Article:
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The Effect of Graphics on Environmental Health Risk Beliefs, Emotions, Behavioral Intentions, and Recall

Authors

  • Dolores J. Severtson,

    Corresponding author
      *Address correspondence to Dolores J. Severtson, Box 2455 H6/236 CSC, 600 Highland Avenue, Madison, WI 53792, USA; tel: 608-263-5311; fax: 608-263-5332; djsevert@wisc.edu.
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      University of Wisconsin, Madison School of Nursing, Madison, WI, USA.

  • Jeffrey B. Henriques

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      University of Wisconsin, Madison School of Nursing, Madison, WI, USA.


*Address correspondence to Dolores J. Severtson, Box 2455 H6/236 CSC, 600 Highland Avenue, Madison, WI 53792, USA; tel: 608-263-5311; fax: 608-263-5332; djsevert@wisc.edu.

Abstract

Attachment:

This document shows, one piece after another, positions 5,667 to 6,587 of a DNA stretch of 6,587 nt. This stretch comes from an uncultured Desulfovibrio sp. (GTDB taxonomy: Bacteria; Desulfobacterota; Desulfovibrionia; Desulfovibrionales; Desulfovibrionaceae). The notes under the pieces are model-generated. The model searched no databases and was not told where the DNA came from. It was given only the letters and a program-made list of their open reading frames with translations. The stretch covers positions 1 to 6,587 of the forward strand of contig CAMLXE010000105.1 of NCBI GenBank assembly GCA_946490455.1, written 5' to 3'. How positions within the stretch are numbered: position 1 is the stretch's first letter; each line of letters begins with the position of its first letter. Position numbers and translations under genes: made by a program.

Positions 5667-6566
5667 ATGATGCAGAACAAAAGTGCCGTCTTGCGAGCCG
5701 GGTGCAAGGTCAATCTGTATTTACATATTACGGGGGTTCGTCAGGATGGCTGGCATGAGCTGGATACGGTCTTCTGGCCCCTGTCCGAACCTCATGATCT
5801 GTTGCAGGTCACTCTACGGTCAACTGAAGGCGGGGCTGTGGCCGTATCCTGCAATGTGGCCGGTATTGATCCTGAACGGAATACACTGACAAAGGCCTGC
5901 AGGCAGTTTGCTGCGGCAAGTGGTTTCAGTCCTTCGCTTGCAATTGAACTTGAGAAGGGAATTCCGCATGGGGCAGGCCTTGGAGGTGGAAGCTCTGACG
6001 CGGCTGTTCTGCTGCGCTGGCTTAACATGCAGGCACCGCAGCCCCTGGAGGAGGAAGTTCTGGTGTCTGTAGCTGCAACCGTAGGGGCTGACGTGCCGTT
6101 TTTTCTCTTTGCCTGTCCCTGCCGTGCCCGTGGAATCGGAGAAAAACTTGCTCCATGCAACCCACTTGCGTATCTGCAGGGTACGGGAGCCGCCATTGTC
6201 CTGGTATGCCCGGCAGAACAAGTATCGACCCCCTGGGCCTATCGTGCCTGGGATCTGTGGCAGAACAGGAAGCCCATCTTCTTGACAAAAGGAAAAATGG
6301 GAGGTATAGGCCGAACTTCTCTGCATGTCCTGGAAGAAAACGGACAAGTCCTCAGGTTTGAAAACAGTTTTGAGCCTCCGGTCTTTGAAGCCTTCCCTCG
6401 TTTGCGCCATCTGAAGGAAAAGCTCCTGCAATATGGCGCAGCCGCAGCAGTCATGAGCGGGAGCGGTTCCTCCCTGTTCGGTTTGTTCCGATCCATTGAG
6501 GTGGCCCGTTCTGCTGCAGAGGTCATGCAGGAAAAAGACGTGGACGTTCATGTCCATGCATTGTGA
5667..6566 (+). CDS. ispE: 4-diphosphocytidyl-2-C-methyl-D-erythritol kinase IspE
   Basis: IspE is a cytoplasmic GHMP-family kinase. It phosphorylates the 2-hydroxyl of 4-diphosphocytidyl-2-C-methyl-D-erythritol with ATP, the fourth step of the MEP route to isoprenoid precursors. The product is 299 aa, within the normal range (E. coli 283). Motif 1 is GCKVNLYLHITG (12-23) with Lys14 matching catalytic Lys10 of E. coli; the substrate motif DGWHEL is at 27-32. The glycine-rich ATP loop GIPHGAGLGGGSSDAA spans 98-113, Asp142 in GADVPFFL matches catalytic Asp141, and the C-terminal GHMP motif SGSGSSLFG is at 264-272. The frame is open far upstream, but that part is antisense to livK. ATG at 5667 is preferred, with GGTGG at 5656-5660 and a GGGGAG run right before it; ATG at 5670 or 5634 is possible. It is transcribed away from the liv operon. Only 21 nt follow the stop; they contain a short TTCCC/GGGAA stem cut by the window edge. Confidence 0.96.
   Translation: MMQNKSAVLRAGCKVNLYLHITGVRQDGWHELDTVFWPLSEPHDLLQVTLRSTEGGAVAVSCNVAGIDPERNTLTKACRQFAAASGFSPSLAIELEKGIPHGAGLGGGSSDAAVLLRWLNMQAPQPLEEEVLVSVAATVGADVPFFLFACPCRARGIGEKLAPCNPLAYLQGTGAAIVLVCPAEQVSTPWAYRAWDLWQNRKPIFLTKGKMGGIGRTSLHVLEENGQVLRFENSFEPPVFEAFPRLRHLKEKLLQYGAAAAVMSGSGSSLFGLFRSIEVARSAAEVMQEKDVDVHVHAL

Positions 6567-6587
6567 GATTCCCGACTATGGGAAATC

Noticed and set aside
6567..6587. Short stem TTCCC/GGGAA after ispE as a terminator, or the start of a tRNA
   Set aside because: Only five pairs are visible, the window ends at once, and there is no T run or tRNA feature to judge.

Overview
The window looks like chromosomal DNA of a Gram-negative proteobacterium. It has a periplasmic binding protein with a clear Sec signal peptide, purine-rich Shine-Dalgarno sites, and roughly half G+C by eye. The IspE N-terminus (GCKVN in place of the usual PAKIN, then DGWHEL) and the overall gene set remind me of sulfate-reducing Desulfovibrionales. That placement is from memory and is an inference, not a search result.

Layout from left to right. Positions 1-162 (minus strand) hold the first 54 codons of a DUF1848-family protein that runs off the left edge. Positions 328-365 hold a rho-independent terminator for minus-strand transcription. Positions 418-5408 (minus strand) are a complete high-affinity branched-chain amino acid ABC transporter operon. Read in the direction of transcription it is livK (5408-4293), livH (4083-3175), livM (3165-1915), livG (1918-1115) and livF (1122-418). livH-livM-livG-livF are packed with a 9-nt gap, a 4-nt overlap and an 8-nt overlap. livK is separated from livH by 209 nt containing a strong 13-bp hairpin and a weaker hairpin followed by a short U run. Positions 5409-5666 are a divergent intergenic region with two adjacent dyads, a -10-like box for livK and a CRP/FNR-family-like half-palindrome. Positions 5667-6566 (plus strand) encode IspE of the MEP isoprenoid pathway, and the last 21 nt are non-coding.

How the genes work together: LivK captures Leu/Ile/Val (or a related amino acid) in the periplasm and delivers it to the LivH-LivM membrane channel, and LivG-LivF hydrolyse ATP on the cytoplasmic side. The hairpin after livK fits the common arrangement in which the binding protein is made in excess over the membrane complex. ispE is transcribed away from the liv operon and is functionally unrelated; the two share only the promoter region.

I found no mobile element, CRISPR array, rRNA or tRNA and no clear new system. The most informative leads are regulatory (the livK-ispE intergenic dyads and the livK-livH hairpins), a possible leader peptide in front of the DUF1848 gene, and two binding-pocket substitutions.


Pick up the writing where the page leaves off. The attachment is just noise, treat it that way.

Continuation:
Lay people have difficulty understanding the meaning of environmental health risk information. Visual images can use features that leverage visual perception capabilities and semiotic conventions to promote meaningful comprehension. Such evidence-based features were employed to develop two images of a color-coded visual scale to convey drinking water test results. The effect of these images and a typical alphanumeric (AN) lab report were explored in a repeated measures randomized trial among 261 undergraduates. Outcome measures included risk beliefs, emotions, personal safety threshold, mitigation intentions, the durability of beliefs and intentions over time, and test result recall. The plain image conveyed the strongest risk message overall, likely due to increased visual salience. The more detailed graded image conveyed a stronger message than the AN format only for females. Images only prompted meaningful risk reduction intentions among participants with optimistically biased safety threshold beliefs. Fuzzy trace theory supported some findings as follow. Images appeared to promote the consolidation of beliefs over time from an initial meaning of safety to an integrated meaning of safety and health risk; emotion potentially shaped this process. Although the AN report fostered more accurate recall, images were related to more appropriate beliefs and intentions at both time points. Findings hinted at the potential for images to prompt appropriate beliefs independent of accurate factual knowledge. Overall, results indicate that images facilitated meaningful comprehension of environmental health risk information and suggest foci for further research.

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